By David Goudsward
Special to Wavelengths
Duncan MacDougall (1866-1920) was a Glaswegian born, Boston trained physician who immigrated to Haverhill in 1886. Upon receiving his medical degree from Boston University School of Medicine in 1893, he returned to his adopted hometown of Haverhill, started his medical practice and married Mary Storer, a Maine native.
In 1895, their only son, John Storer was born, followed by the finalization of Dr. MacDougall’s naturalization in 1896. His home and medical practice were located on Main Street at the corner of Fountain Street, now the site of the Social Security building. The late Greg Laing, archivist at the Haverhill Public Library, visited the family as a youth and believed the maple tree on the front lawn is from the original MacDougall home.
MacDougall also donated time at a tuberculosis home in the Grove Hall neighborhood of Roxbury. The Cullis Consumptives’ Home was a charitable hospital for terminally ill tuberculosis patients that relied on faith as part of the treatment regimen. The original home was located on the former estate of a merchant in the China Trade and when a new building was erected in 1897, everything was moved, even items irrelevant to the hospital. In 1901, MacDougall discovered one of those items that should have been left behind: a Fairbanks Standard platform scale, an industrial-size unit used by the merchant to weigh his arriving bolts of silk. Dr. MacDougall was struck by an idea.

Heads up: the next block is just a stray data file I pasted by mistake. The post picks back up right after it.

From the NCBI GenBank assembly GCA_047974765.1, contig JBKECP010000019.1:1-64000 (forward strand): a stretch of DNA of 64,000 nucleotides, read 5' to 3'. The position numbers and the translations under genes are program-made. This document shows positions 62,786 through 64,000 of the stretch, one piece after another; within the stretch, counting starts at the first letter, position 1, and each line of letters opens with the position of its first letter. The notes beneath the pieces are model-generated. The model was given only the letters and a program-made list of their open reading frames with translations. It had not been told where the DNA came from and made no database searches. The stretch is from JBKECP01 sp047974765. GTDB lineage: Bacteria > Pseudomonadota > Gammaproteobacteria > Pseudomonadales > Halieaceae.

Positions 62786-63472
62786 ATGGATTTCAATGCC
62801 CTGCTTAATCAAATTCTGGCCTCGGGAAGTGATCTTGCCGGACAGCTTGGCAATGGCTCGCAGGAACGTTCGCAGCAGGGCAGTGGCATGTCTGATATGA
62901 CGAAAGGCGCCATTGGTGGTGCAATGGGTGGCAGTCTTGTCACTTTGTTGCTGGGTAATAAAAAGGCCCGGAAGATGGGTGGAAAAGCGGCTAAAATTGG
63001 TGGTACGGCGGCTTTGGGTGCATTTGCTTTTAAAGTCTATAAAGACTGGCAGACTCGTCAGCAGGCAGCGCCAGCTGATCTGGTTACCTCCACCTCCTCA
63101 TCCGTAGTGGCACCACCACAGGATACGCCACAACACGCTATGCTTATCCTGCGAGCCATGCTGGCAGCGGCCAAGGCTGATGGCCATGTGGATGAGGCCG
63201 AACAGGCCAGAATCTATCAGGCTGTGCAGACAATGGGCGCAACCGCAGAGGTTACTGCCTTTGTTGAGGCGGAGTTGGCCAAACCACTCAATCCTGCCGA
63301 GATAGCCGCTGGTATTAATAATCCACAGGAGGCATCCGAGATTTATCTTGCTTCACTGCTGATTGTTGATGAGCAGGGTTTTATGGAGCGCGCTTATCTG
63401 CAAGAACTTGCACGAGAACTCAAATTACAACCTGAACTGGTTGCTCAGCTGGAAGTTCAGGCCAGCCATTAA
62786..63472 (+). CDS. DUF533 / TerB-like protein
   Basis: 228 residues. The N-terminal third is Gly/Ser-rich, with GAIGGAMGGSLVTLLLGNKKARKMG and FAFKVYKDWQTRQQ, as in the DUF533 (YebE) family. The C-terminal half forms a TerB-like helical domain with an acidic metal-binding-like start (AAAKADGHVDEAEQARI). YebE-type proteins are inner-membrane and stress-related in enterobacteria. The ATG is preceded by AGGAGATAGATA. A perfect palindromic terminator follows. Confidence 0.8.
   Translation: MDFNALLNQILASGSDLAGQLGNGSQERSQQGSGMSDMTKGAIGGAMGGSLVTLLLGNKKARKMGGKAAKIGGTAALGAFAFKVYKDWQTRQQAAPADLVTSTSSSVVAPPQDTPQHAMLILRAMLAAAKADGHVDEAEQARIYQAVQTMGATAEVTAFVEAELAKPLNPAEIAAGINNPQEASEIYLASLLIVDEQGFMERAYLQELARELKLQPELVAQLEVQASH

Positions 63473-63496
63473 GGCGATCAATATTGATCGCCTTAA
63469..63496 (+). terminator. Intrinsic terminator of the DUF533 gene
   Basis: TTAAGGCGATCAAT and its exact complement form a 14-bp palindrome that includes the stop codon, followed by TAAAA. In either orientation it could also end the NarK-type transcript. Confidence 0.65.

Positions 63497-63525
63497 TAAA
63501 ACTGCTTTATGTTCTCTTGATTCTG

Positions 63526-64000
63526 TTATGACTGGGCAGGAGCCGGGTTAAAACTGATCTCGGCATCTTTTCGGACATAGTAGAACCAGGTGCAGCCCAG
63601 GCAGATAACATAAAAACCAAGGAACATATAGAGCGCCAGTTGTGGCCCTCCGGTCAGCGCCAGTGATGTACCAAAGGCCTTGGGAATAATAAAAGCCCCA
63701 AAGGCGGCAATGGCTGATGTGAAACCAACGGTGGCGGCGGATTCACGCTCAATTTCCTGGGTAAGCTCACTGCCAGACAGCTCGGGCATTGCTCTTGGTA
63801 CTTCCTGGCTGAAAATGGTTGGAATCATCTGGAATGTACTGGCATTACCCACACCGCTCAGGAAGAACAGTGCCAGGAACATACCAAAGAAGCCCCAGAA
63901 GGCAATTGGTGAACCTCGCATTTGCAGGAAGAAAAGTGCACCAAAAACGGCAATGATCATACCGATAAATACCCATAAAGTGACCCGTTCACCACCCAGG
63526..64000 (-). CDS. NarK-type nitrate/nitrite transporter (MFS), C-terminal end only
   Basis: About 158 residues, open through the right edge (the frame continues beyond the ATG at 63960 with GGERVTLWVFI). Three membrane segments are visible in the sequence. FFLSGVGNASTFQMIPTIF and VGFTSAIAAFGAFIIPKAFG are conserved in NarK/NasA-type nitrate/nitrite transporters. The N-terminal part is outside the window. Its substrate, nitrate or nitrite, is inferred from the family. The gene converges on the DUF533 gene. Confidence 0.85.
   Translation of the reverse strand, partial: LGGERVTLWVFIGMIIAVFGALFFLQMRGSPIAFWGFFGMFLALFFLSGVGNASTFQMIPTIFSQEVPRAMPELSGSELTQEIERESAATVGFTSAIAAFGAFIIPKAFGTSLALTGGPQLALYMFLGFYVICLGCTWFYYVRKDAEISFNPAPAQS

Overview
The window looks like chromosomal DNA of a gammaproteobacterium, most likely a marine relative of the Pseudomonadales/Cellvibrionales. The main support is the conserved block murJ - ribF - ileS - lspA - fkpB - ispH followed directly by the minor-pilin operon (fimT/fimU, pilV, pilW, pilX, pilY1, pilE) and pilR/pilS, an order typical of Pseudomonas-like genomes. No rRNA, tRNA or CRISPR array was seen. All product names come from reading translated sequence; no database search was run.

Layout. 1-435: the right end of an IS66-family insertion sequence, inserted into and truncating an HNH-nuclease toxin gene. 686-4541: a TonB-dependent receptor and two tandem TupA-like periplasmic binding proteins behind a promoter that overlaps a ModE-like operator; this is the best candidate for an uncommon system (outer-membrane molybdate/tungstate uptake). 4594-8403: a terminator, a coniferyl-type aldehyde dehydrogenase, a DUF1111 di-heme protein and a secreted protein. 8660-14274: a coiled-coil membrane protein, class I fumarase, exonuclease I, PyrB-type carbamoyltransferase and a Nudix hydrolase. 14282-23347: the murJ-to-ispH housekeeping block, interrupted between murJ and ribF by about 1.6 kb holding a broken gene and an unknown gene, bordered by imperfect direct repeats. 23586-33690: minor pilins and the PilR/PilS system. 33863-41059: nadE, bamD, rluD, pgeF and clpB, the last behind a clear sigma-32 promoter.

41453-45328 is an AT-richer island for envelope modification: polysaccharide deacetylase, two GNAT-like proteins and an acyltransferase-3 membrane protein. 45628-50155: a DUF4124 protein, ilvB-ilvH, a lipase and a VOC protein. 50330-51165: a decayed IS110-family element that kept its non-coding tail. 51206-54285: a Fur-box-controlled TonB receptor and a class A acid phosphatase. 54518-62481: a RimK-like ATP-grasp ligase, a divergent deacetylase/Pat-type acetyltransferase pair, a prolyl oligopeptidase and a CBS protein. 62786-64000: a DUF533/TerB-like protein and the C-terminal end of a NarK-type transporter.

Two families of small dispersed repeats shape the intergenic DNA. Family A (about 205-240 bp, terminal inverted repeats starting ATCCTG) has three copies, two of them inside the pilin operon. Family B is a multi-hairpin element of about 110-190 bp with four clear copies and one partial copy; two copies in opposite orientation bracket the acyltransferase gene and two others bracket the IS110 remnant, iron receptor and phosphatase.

Experiment to Determine Whether Human Souls Exist
In 1901, he decided to prove scientifically that the soul does exist. He transferred a terminally ill patient onto a cot placed on the scale and during the final hours of life, he measured the exact weight of the living person and adjusted for minute weight changes due to perspiration evaporating. When the patient died, he noted a sudden, unexplained weight drop. It was slight, but measurable. Encouraged by his results, he recruited several other physicians to assist his testing and over five years. More terminal patients were monitored. The administrators of the home were increasingly reluctant to allow the testing—if the results were erroneous, it would besmirch the home’s reputation, which it relied upon since it operated entirely through donations. If MacDougall was correct, he had transformed the eidolon of “the soul” into a hierophany and had opened a theological can of worms.
MacDougall continued to observe and measure patients for six years in the face of increasing friction from the home’s administrators. His sampling was as best sparce. He a total of six patients in all and of those six, he eliminated data on the sixth patient, who inconveniently died while the scale was being calibrated. Patient #4 was discounted as well, MacDougall felt the scale hadn’t been adjusted appropriately and the administrators had interfered with proceedings.
Hoping to establish a base line, MacDougall set up a scale in his barn on Main Street. To recreate the situation of a consumption patient’s antemortem motionless exhaustion, he sedated 15 dogs, put them on the scale and then killed them via injection. There was no weight change postmortem, and MacDougall declared this was proof. Since animals don’t have souls, the lack of weight loss was to be expected.